tenances, unto the said trustee, its successors and assigns, in trust, and upon the trusts, uses, and purposes hereinafter expressed of and concerning the same, for the use and benefit of any and all persons or corporations who shall hereafter, at any time, become the purchasers, holders, or owners of any of said bonds, subject to the terms, provisions, and stipulations in said bonds contained, and also subject to the possession and management of said canal system and property by said company, its successors, assigns, or lessees, so long as no default shall be made in the payment of either interest or principal of said bon,ds, as herein provided, and so long as the said company shall well and truly observe, keep, and perform, all and singular, the covenants, agreements, conditions, and stipulations in said bonds and In this indenture contained and set forth, and which are to be observed, kept, and performed by and on the part of said company."
The seventh article of mortgage provides:
"Out of the moneys received from any tolls, income, rents, profits, and earnings of said canal and premises, or out of the proceeds of said sale so to be made as aforesaid, or the sinking fund above provided for, after fil:"fJ deducting the expenses, disbursements, costs, charges, and counsel fees incuned in and about the conducting of sald sale, or the working and operating said canal, inclUding the compensation and commission of said trustees in and about the execution of this trust, and all expenses or repairs, replacements, alterations, additions, and improvements, and all paymentsl for taxes, assessments, charges, or liens on said premises, or any part thereof, the trustee shall, if the amount be sufficient fo,r that purpose, pay said mortgage bonds, or so many of them as shall be outstanding and unpaid, together with all interest 1hen due upon the same; and, if the amount be insufficient, then it shall divide the same pro rata among the outstanding bonds, and the surplus of all such moneys or proceeds of sale, if any there be, shall be paid to the company, or its successors or assigns."
The bonds are entitled "1st Mortgage Oonvertible Gold Bonds of , the Woodbridge Canal and Irrigation Company," and they recite, among other things, that:
"This bond is one of a series of one hundred bonds of similar amount, tenor, and date, which are secured by a mortgage or deed of trust, bearing date this day, executed and delivered by the Woodbridge Cnnal and Irrigation Company to the Atlantic Trust Company, as trustee, conveying and assigning to the said trustee all its corporate property and franchises now owned or nereafter acquired. Any lawful holder of this bond, upon presenting the same at the of the said trustee, with all unmatured coupons attached thereto, may have the same registered, in his own name or that of any other person, in a book to ue kept for that purpose; and such name, with the date of registry, shall be indorsed upon the bond by the said trustee. · * *"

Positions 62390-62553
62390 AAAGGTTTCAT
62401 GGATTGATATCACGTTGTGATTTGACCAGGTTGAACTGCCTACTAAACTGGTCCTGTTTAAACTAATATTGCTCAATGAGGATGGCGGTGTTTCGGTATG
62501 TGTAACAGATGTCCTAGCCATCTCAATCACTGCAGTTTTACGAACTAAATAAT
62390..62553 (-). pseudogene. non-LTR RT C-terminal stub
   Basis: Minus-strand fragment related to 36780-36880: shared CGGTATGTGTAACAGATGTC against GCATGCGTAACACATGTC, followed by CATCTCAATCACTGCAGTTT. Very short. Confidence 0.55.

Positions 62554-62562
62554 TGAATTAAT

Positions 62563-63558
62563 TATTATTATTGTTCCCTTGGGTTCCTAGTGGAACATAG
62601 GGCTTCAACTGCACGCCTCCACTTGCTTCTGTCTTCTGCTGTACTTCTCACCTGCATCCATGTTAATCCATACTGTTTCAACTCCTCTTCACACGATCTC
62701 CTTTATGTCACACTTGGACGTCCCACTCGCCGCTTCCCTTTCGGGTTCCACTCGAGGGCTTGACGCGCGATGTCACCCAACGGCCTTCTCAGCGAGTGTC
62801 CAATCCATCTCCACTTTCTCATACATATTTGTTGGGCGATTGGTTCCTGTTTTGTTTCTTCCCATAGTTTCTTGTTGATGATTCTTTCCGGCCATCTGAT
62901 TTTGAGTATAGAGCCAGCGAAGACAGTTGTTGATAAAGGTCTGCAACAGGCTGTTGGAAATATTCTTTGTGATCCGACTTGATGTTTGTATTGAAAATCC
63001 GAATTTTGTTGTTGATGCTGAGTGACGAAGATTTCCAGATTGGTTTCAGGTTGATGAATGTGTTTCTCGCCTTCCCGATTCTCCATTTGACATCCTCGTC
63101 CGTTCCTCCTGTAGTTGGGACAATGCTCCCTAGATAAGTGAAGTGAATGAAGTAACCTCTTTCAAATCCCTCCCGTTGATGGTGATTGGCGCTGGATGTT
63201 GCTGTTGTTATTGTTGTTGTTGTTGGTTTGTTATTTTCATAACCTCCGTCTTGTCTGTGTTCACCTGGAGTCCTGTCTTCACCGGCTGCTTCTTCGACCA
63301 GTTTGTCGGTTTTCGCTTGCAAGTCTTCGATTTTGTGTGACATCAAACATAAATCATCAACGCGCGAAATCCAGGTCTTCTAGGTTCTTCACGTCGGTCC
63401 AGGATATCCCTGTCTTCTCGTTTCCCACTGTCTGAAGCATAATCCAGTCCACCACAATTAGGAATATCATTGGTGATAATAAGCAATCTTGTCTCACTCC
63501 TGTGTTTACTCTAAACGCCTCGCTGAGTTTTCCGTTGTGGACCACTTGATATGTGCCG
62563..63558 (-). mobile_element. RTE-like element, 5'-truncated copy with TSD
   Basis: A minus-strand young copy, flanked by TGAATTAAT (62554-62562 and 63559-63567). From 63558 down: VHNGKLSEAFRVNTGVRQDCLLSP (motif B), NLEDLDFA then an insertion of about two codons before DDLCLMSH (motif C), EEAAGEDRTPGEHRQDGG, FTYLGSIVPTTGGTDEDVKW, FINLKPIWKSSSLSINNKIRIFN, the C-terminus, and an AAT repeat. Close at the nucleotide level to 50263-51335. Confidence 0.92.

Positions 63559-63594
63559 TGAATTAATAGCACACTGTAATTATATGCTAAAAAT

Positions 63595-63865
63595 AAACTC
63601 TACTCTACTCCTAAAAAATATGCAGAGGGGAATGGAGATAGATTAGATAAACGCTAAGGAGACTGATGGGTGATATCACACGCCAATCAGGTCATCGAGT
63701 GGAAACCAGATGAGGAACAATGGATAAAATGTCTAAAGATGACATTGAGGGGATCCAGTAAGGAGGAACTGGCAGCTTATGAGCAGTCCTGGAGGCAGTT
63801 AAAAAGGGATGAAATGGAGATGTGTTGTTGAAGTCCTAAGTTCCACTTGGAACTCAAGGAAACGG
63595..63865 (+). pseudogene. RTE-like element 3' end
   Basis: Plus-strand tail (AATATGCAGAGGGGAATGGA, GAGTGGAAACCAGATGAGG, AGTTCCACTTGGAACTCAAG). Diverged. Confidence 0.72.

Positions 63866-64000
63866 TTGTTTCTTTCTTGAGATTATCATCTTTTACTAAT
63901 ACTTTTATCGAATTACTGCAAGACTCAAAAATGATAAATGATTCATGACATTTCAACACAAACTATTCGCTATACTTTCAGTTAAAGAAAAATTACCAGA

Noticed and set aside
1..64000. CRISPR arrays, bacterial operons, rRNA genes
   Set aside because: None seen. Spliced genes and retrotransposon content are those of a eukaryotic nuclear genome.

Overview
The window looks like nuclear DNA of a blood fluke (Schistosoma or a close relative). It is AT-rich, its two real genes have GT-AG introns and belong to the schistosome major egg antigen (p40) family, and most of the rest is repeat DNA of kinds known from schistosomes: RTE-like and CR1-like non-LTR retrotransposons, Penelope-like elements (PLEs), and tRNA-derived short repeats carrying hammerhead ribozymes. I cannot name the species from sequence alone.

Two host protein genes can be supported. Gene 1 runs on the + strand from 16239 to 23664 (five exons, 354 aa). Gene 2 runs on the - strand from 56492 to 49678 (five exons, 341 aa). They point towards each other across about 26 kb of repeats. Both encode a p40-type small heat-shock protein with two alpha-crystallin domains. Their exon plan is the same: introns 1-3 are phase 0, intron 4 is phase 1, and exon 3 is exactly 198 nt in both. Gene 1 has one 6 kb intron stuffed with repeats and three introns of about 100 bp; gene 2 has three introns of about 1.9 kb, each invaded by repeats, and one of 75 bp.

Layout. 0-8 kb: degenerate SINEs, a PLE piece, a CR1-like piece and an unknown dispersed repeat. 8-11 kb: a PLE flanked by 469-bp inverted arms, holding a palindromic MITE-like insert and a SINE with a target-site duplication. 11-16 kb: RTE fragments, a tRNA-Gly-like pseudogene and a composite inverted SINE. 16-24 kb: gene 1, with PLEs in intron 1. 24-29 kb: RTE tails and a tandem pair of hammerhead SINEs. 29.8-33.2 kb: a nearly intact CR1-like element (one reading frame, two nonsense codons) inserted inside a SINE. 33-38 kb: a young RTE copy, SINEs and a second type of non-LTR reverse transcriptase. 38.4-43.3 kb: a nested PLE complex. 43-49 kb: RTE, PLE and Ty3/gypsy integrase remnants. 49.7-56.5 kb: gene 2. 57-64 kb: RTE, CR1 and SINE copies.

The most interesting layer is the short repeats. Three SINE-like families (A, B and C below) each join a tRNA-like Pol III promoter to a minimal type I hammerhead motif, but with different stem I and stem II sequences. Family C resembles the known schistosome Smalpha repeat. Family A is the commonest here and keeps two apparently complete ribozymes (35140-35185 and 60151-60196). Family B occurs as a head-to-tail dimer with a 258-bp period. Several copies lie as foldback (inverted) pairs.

The bonds further provide:
"This bood shall n6t become valid or obligatory until the certificate indorsed hereon shall have been duly signed by or in behalf of the said Atlantic Trust Company, as trustee."
The form of the certificate just referred to is as follows:
"The Atlantic Trust Company hereby certifies that the within bond is one of the bonds issued under and in pursuance of a certain mortgage or deed of trust, dated - - , and duly executed and delivered to said company, as trustee, by the Woodbridge Ganal and Irrigation Company."
The petition of the interveners alleges, in paragraph 5:
"That each of said hoods, when so executed as aforesaid, bore indorsed thereon certificates in the manner and form as set forth in the plaintiff's said amended bill of complaint."
Article 2 of the stipulation of facts admits that this allegation is true. A further stipulation, entered into on March 29, 1897,
ATLANTIC TRUST CO. V. WOODBRIDGE CANAL '" IRRIGATION CO.
concedes that each one of the 26 bonds held by the interveners was duly certified to by the Atlantic Trust Company. The regularity and validity of the entire issue of the bonds, including the 26 held by the interveners, is therefore conclusively established; and the complainant, as trustee, is estopped from denying or impeaching the validity of any of them. Indeed, the presumption, in the absence of any evidence to the contrary, is in favor of the regularity of the issue. As was well said by Woods, Circuit Judge, in Stan· ton v. Railroad Co., 2 Woods, 523, Fed. Oas. No. 13,297, in speaking of the duties of bondholders to take notice, and of the presumptions in favor of the regularity of bonds:
"The holders of the bonds were bound to take notice of what was contained In or indorsed upon their bonds. They were bound to take notice of what was contained in their deed of mortgage, and of the laws of the state referred to in the deed of mortgage. III III III By a reference to the bonds. they [the holders of the bonds] would have seen that the governor had indorsed them, and recited in his indorsement that he had done so in pursuance of law; they would have seen that the face of the bond recited that it was one of a series of numbered bonds, issued in accordance with the laws of the state above recited, secured by the indorsement of the governor, made in pursuance of the same laws, and was a first lien upon the railroad and other property of the railroad company; and they would have seen that the bonds bore the indorsement of the trustees named in the mortgage deed, to the effect that they were the bonds described in, and secured by, the said mortgage. Ill"'''' They had the right to presume that the governor had not violated his duty; that, before he indorsed the bonds, he had on file the oath of the president and chief engineer of the railroad company that a sufficient number of miles of railroad had been completed to authorize the indorsement."